CORN MARKET SPOOKED BY YIELD REPORTS
December 2002 corn futures established a contract
high of $2.96 on September 9, 2002. The USDA reports released on
September 12 contained a smaller forecast of the 2002 U.S. corn
crop (down 37 million bushels from the August forecast), a smaller
forecast of foreign coarse grain production, and a smaller forecast
of U.S. and world grain inventories at the end of the current marketing
year. Since those smaller forecasts were released, December corn
futures have declined $.31.
A number of factors may have contributed to the
decline, but liquidation of long positions held by speculative traders
has been one of the dominant factors pressuring prices. The liquidation
appears to have been triggered by reports of "better than expected"
yields. It is never clear whose expectations have been exceeded,
but the reports have resulted in ideas that the USDA's October production
forecast may exceed the September forecast, as was the case last
In addition to thoughts that the U.S. crop could
exceed the current projection, the slow start to the 2002-03 export
program raises concerns about corn demand. As of September 12, the
USDA reported 2002-03 marketing year export commitments at 303 million
bushels. That figure is about 8 percent smaller than export commitments
on the same date last year. The USDA has projected that exports
during the current marketing year will be 100 million bushels larger
than exports of last year. Compared to last year, smaller sales
have been registered to Egypt, Taiwan, South Korea, and China. Prospects
for a larger Chinese corn harvest creates concerns about Asian demand
for U.S. corn.
Recent price behavior in the corn market is a reminder
that U.S. and world feed grain supplies are smaller than a year
ago, but little, if any, rationing of use may be required. The primary
function of the market is to encourage additional production in
2003. Current new crop price relationships are slightly in favor
of additional corn acreage in the U.S. in 2003.
November 2002 soybean futures reached a high of
$5.91 on September 11. The USDA's September 12 reports contained
larger forecasts (compared to the August forecasts) of U.S. and
world soybean production and stocks for the 2002-03 marketing year.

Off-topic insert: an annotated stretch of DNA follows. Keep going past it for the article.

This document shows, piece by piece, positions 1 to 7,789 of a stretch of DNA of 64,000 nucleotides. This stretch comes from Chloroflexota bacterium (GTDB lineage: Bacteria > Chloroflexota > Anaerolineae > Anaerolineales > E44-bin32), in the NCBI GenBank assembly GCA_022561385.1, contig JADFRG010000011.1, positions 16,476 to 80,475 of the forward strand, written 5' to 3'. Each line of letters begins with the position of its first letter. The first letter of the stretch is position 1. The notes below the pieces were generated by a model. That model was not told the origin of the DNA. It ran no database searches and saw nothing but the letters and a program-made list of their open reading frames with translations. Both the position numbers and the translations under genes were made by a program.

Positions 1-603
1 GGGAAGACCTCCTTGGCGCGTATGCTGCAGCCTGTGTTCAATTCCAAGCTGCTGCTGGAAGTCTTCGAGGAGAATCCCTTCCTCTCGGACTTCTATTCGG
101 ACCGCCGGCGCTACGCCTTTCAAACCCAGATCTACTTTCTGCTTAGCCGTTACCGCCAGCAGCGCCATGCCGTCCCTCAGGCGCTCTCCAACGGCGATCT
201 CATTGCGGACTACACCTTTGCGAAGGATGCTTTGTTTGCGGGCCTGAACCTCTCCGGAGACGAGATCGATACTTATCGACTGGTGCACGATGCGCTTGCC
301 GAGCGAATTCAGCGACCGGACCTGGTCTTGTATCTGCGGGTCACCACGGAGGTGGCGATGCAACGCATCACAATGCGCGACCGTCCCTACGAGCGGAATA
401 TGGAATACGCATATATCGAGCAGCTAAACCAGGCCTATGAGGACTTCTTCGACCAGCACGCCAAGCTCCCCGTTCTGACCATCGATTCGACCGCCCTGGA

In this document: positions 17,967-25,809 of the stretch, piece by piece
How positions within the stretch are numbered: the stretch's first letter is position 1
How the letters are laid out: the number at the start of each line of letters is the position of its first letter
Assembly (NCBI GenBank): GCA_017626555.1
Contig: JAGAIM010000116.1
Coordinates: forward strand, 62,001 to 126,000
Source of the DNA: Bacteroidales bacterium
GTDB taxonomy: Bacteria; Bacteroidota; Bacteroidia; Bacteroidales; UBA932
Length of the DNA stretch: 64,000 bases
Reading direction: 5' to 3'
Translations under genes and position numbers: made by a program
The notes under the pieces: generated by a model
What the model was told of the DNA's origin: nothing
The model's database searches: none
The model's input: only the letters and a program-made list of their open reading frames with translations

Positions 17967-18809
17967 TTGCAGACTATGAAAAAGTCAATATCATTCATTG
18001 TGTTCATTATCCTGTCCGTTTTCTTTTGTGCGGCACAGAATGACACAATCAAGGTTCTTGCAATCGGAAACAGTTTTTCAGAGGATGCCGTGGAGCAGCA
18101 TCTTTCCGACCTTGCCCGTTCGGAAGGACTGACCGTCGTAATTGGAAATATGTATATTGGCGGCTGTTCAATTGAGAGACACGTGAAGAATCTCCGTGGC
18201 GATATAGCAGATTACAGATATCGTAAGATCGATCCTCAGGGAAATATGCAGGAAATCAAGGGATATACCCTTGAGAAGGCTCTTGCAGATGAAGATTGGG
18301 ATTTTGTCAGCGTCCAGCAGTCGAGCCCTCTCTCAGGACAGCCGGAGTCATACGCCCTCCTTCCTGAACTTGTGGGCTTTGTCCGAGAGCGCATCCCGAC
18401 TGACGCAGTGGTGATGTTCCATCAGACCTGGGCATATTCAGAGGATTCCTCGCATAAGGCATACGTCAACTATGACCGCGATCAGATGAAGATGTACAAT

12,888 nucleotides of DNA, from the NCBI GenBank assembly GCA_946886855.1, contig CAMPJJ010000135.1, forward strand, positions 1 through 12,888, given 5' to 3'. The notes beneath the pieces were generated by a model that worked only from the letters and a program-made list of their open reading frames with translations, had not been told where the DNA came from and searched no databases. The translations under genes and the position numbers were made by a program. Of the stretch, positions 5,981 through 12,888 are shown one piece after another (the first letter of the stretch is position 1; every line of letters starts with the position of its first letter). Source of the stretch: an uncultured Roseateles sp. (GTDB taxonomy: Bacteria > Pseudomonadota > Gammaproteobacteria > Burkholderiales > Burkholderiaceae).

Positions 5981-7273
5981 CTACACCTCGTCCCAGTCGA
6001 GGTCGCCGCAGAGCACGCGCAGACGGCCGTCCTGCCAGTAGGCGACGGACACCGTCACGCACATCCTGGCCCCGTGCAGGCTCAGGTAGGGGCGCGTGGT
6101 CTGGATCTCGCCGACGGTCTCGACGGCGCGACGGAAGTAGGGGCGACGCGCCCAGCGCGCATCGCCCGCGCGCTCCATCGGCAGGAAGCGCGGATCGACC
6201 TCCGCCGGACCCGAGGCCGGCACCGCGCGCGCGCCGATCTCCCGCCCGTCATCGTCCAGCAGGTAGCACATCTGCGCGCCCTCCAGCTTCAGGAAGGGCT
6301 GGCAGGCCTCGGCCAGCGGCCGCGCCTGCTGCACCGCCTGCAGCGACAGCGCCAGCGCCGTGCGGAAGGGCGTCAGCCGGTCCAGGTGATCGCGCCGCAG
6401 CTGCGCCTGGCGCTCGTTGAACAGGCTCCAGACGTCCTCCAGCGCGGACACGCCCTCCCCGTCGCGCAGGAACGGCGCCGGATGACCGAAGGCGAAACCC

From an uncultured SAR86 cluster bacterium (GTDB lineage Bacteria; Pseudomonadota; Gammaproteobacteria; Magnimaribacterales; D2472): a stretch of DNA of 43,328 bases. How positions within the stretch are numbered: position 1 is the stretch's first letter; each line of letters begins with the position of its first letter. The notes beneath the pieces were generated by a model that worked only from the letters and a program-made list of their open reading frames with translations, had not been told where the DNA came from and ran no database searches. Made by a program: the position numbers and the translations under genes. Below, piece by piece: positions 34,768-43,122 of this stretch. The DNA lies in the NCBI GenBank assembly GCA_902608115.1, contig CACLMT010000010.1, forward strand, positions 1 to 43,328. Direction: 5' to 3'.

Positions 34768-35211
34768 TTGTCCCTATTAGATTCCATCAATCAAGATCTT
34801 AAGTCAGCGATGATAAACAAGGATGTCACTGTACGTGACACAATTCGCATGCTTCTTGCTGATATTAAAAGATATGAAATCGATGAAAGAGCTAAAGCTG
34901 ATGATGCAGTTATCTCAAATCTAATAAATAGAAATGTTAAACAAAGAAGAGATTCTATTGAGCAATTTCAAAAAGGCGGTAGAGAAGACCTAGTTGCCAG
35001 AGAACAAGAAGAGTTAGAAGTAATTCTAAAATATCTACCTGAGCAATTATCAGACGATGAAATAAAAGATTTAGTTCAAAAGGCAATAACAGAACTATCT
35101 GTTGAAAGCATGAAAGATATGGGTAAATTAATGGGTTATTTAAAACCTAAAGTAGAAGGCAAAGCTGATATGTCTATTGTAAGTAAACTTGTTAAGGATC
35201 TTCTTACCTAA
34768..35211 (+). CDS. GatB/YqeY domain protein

Since the forecasts were released, November futures have declined
about $.24. While the forecasts suggest that use of U.S. soybeans
will have to decline during the current marketing year, world supplies
are expected to be adequate to allow for increased consumption.
The USDA currently projects a 3.3 percent increase in world soybean
consumption. The increase is expected to come primarily in South
America and China. The South American increase reflects expectations
of a larger crush, primarily to meet export demand for soybean meal.
China is expected to import 36 percent more soybeans than last year
in order to expand the domestic crush to support increases in domestic
meal and oil consumption.
U.S. soybean exports during 2002-03 are projected
to be 215 million bushels (20 percent) less than exports during
the past marketing year. As of September 12, the USDA reported that
export commitments for the current marketing year totaled 240 million
bushels. Commitments are nearly 5 percent larger than on the same
date last year and account for slightly over 28 percent of the USDA's
projection for the year. New sales need to average only 12 million
bushel per week for the next 50 weeks to reach the USDA's projected
level of exports. At 62 million bushels, current outstanding sales
to China are nearly double the level of sales of a year ago. On
the other hand, sales to the European Union (EU), the largest buyer
of U.S. soybeans, total only 19 million bushels. Sales to the EU
are down by two-thirds from sales of a year ago. The EU is currently
buying larger quantities of South American soybeans.
Early season reports on U.S. soybean yields have
not been as numerous as corn yield reports. Early results apparently
do not differ significantly from expectations.
In spite of strong market signals to the contrary,
reports suggest that producers are not rushing to sell corn at harvest
time. If the crop size forecast does increase, higher prices will
have to be generated by demand or concerns about next year's crop.
If consumption unfolds as projected, it will be difficult for prices
to move a lot higher before next spring. With use as projected,
higher prices in the near term may require an unchanged or smaller
crop forecast in October.
Soybean prices will be influenced by a wide range
of factors, including subsequent U.S. crop forecasts, rate of use,
and prospects for the South American crop. The most important factor
near term will be the USDA's October production forecast for the
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